The Colombian government used “threats, blackmail, and state terrorism” to intimidate Constitutional Court judges who were against the 2006 presidential re-election of Alvaro Uribe, Polo Democratico senator and presidential candidate Gustavo Petro said Tuesday.
In a debate about the illegal wiretapping of journalists, politicians, human rights workers and magistrates by intelligence agency DAS, Petro alleged that judges had been followed in order to find out who was in favor or opposed to the re-election.
After government security agency DAS found out which judges were against the re-election, a campaign would start to intimidate these judges into approving the measure, Petro said.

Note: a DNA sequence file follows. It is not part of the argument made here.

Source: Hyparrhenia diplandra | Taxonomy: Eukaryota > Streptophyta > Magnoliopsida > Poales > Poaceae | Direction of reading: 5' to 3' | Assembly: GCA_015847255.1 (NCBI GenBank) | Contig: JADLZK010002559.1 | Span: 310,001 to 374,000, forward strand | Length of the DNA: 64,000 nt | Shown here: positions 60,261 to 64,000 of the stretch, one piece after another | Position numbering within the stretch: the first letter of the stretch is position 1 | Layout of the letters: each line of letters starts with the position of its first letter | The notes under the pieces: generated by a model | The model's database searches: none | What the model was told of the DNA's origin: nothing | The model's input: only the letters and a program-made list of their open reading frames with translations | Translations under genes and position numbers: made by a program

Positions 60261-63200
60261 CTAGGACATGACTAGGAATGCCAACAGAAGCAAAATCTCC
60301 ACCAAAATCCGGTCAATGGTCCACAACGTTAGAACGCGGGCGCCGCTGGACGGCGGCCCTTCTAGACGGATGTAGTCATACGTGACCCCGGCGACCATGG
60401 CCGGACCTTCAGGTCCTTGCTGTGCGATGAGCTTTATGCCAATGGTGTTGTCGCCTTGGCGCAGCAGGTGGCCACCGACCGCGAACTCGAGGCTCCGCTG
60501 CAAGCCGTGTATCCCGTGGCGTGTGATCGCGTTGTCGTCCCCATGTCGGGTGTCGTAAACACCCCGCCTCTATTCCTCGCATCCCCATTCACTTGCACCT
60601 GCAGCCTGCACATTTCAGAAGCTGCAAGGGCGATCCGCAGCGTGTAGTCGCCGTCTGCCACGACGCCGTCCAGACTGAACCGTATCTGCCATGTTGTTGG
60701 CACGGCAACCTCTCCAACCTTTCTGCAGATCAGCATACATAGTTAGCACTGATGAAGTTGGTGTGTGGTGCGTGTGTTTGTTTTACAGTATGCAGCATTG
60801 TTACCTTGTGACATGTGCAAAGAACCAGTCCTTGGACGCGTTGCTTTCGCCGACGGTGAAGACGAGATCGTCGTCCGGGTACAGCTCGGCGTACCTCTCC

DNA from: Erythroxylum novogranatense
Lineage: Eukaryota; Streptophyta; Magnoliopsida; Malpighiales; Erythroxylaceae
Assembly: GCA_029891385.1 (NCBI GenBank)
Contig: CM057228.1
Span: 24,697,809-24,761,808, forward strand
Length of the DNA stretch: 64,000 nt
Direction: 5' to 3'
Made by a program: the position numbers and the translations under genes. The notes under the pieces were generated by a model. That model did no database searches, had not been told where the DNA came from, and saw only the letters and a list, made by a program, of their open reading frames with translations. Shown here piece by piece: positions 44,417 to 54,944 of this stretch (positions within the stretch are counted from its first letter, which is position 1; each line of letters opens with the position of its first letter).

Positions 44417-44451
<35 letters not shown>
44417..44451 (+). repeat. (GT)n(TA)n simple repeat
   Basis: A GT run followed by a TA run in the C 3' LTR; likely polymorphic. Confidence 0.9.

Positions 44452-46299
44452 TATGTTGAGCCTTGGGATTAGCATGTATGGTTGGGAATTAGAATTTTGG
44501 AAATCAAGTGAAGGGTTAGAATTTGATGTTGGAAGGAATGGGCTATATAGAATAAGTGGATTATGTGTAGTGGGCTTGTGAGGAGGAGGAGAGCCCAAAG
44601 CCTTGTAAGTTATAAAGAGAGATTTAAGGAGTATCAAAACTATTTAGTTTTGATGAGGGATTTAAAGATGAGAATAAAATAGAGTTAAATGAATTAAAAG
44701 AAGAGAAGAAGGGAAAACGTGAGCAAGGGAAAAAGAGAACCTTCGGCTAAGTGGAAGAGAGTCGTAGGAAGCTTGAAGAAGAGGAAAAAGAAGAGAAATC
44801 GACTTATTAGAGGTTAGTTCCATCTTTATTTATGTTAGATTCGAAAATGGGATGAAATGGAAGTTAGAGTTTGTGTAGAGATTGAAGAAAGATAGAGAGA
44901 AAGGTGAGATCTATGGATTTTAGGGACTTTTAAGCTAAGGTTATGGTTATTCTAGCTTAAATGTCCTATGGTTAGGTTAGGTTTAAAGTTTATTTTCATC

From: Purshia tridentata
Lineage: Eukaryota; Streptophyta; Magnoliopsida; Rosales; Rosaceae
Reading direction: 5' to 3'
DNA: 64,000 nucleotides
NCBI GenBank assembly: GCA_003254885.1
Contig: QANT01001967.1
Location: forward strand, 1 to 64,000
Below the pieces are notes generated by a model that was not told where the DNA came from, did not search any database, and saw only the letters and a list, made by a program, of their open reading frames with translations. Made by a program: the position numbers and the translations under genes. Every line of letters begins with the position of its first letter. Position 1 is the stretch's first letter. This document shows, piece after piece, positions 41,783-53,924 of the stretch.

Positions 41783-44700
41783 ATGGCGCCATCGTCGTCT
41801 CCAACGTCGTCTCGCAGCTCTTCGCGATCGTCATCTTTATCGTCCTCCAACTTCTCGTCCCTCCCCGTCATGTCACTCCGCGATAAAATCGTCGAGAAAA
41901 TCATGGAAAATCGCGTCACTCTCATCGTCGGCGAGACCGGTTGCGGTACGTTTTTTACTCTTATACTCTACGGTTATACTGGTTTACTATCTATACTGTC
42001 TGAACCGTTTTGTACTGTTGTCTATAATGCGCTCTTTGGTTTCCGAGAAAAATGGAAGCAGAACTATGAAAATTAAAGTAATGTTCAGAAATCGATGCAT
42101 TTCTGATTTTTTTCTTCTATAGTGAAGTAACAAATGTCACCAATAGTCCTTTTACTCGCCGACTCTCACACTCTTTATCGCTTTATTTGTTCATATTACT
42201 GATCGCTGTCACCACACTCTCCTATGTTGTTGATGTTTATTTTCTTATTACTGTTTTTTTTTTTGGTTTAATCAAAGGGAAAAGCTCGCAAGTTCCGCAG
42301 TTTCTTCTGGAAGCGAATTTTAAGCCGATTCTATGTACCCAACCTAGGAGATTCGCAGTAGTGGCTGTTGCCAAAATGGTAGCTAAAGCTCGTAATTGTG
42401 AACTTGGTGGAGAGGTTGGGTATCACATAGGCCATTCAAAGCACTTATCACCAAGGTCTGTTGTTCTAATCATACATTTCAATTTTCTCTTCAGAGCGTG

According to the candidate, a bomb threat at the high school of a judge’s daughter, which necessitated the evacuation of the whole school, was part of a strategy to intimidate the judge.
Interior and Justice Minister Fabio Valencia Cossio denied Petro’s charges, saying that Uribe’s government always respected the will and the vote of the judges of the Constitutional Court.
Valencia denied that Uribe ever gave an order to wiretap anyone, and that “truths are becoming half-truths, and ending up as lies,” in discussions about the matter.